Arctic Yearbook 2014 - Page 85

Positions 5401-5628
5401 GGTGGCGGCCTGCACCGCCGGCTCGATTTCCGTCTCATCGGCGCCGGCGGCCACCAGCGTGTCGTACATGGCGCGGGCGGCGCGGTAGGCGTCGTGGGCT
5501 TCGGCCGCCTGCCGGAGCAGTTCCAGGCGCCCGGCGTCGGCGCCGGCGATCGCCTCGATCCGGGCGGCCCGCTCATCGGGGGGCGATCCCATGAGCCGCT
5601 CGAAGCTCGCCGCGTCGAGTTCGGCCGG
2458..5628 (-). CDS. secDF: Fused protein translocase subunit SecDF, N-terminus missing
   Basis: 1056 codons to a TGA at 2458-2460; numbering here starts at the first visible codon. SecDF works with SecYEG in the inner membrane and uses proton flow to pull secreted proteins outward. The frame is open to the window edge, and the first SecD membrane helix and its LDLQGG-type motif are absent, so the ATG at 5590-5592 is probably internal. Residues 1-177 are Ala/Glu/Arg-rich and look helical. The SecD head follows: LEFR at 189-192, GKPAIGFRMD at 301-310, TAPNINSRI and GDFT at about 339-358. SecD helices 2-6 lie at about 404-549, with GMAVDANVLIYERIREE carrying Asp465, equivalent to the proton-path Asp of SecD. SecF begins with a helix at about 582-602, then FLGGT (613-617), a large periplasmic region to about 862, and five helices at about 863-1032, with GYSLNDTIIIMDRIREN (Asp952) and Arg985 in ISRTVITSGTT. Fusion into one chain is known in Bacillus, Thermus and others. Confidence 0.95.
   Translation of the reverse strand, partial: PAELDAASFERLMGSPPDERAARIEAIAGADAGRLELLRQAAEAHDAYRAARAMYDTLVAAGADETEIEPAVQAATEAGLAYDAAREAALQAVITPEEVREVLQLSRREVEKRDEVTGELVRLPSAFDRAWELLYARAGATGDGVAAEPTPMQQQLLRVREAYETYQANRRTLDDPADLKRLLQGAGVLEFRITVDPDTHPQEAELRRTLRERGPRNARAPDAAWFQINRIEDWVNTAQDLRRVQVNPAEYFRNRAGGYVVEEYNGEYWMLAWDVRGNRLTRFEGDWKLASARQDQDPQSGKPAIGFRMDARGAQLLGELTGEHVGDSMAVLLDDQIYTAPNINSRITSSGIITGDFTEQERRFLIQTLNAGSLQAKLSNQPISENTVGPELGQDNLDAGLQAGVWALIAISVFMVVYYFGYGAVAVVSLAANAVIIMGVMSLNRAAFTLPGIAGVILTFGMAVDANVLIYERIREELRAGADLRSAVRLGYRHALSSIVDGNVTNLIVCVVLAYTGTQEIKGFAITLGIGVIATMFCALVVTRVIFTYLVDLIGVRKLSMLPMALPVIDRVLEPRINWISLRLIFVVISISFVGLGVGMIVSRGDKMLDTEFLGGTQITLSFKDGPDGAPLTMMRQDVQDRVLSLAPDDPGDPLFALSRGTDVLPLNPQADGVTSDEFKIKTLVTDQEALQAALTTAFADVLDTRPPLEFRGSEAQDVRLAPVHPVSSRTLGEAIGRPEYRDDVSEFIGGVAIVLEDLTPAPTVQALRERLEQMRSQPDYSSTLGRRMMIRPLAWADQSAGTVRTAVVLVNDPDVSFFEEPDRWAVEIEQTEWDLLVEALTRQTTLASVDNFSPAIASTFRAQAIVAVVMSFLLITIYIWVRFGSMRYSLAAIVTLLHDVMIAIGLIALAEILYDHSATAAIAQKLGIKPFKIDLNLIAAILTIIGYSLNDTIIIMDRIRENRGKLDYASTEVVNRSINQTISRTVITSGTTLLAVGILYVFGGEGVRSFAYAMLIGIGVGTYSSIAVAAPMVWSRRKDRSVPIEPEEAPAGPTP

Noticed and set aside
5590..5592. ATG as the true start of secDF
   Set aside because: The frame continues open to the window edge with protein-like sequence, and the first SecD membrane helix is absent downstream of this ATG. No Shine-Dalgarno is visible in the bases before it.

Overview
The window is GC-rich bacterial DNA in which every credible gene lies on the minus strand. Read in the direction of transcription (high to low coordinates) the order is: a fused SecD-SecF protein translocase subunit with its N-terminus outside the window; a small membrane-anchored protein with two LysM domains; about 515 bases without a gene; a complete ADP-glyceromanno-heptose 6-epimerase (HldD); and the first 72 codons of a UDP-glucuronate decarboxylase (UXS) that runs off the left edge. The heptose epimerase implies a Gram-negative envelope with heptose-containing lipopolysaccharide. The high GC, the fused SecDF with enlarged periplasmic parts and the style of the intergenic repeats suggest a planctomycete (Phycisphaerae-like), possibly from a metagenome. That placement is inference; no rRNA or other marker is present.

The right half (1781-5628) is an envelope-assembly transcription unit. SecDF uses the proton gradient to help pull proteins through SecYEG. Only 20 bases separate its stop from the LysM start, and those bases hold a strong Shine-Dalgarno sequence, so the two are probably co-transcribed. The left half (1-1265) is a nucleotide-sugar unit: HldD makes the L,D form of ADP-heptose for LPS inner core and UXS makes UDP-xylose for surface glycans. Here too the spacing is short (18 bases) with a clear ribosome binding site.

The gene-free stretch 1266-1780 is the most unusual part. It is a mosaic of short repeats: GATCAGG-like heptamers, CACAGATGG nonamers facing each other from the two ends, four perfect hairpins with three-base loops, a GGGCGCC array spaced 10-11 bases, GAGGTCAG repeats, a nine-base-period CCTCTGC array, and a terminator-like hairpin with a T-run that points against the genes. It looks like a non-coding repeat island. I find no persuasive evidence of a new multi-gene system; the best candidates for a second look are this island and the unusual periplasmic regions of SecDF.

Arctic Yearbook 2014 85 prime child-bearing ages. Depending on the nature of economic activity there might be a significant imbalance in the gender ratio among the incomers, which is certainly the case in many Arctic regions and communities. Demographically, this tends to keep the population of a region quite young, in addition to other economic influences such as being a boost to economic growth. On the other hand, regions experiencing population declines from migration are losing large numbers of people in the young adult ages, exacerbating population decline and serving to dampen economic dynamism. As will be illustrated, many Arctic regions and settlements are on the extremes of population change from high rates of in-migration or out-migration. Figure 1 shows population change in the Arctic disaggregated into natural increase and net migration for selected Arctic regions since 2000.1 Nunavut has grown the most of any Arctic region because its young age structure and high fertility have led to high natural increase, which is slightly offset by net out-migration. Alaska, the Khanty-Mansiy okrug, and Iceland have similar patterns of high natural increase and moderate in-migration as all three regions have rather prosperous economies. (It should be noted that Alaska is a large and demographically heterogeneous region with a majority of the population residing in a few large sub-Arctic urban centers. Generally, the North Slope, Nome, and Northwest Arctic boroughs are considered Arctic for analytical purposes. These, along with other rural boroughs generally have high natural increase, combined with net outmigration. See Hamilton, Lammers, Glidden & Saito, 2014.) In Yukon, population growth was due equally to natural increase and net in-migration. These were the only three Arctic regions which grew faster than the global rate, which was all obviously due to natural increase. Figure 1: Population change from natural increase and net migration in selected Arctic regions, 2000 to present Nunavut Alaska Khanty-Mansiy Okrug Iceland Yukon WORLD Yamal-Nenets Okrug Faroe Islands Nenets Okrug NWT Greenland Yakutia Taymyr Okrug Evenki Okrug Karelia Arkhangel'sk Kamchatka Komi Murmansk Chukotka Okrug Magadan Koryak Okrug Percent change from natural increase Percent change from net migration -30 -20 -10 0 10 20 30 Sources: National and regional statistical offices. Data are in order by total population change.   Migration in the Arctic